The most telling gaffe is the kind made in all seriousness by its deliverer which betrays a level of cluelessness not thought humanly possible from a supposedly educated and informed adult. Democratic presidential candidate Bernie Sanders committed one such gaffe in a Saturday morning tweet.
Crutsinger managed to note how auto-pilot entitlement programs like Social Security and Medicare are bankrupting the country (not in those words, of course). That said, he somehow thought that highlighting a rare and small increase in year-over-year defense spending was worthwhile, while ignoring several other larger percentage increases in other areas. Most importantly, he failed to note that the national debt has increased by far more than Uncle Sam's reported deficits. Excerpts follow the jump (bolds and numbered tags are mine):
You're Definitely A Liberal When ... Assertion #7,546 -- You claim with a straight face that taxpayer-funded food stamps are wondrously stimulative for the economy.
It's been so long since this one crossed my path that I'd begun to believe it was too delusional even for the left.
But sure enough there it was, making its inevitable reappeance on Thom Hartmann's radio show last week. Perhaps it had something to do with the onset of the holiday season. While many if not most liberals no longer believe in Santa Claus, here's one who still believes in Santa Claus economics.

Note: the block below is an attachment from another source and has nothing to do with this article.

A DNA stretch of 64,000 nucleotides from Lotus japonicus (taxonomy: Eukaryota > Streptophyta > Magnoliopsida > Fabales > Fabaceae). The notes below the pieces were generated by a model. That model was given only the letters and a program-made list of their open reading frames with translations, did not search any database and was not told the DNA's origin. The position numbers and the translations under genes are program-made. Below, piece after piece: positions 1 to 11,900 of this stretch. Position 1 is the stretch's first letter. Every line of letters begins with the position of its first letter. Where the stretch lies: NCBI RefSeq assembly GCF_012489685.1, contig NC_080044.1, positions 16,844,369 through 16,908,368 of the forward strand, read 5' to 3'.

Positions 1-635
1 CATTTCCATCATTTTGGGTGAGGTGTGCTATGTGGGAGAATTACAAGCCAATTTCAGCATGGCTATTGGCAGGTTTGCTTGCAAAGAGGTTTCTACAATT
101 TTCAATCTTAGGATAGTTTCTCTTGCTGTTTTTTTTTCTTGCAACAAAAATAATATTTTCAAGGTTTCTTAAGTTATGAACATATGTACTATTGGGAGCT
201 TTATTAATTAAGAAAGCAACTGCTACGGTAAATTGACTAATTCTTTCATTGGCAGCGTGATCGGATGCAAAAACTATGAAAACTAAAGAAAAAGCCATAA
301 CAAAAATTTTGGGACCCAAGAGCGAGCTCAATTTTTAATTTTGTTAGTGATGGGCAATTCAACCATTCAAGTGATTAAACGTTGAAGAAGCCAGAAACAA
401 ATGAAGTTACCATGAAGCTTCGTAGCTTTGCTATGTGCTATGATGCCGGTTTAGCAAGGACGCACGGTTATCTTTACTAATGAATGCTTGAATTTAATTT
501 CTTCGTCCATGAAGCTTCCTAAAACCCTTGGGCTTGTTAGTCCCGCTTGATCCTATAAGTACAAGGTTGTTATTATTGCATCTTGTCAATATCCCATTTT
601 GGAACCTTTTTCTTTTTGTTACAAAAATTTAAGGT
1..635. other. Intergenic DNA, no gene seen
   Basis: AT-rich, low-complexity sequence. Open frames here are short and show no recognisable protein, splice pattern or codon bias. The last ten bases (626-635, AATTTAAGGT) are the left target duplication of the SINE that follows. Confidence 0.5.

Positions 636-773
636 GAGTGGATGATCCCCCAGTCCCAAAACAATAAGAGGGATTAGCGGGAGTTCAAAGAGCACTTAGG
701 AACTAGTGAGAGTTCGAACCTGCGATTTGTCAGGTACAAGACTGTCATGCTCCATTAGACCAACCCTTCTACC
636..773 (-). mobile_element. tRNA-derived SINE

The "fact-checking" press has become a parody of itself during the past several years.
It's not only because of their irritating penchant for putting statements by Republicans and conservatives under a twisted microscope while ignoring drop-dead obvious falsehoods delivered by Democrats and leftists. It's because, among other things, the fact-checkers often admit that a statement is true, but then proceed to essentially say, "So what?" They also take policy goals articulated by candidates, which may or may not come to pass, render an opinion that it can't be done, and then pretend that they've actually proven something. An example of each annoying habit was found in Tuesday evening's Associated Press "fact check" of statements made by Ted Cruz and Jeb Bush during the most recent Republican presidential candidates' debate.
It was an '80s flashback in the New York Times Sunday book review. Serge Schmemann attacked a new book about Russian dictator Vladimir Putin by Garry Kasparov. Schmemann seemed to take personally Kasparov's criticism of Barack Obama and his celebration of Ronald Reagan. Schmemann gave all the credit to Soviet leader Mikhail Gorbachev: "...ultimately it was Gorbachev, more than any American or other Western leader, who played the greatest role in bringing down the Soviet system." Deeper inside, the Times gave space for veteran liberal journalist Timothy Noah to review a Jack Kemp biography: "If space aliens were to land a flying saucer on the Capitol’s South Lawn, one question they might ask is: Wherever did you get the idea that cutting taxes would increase revenue?"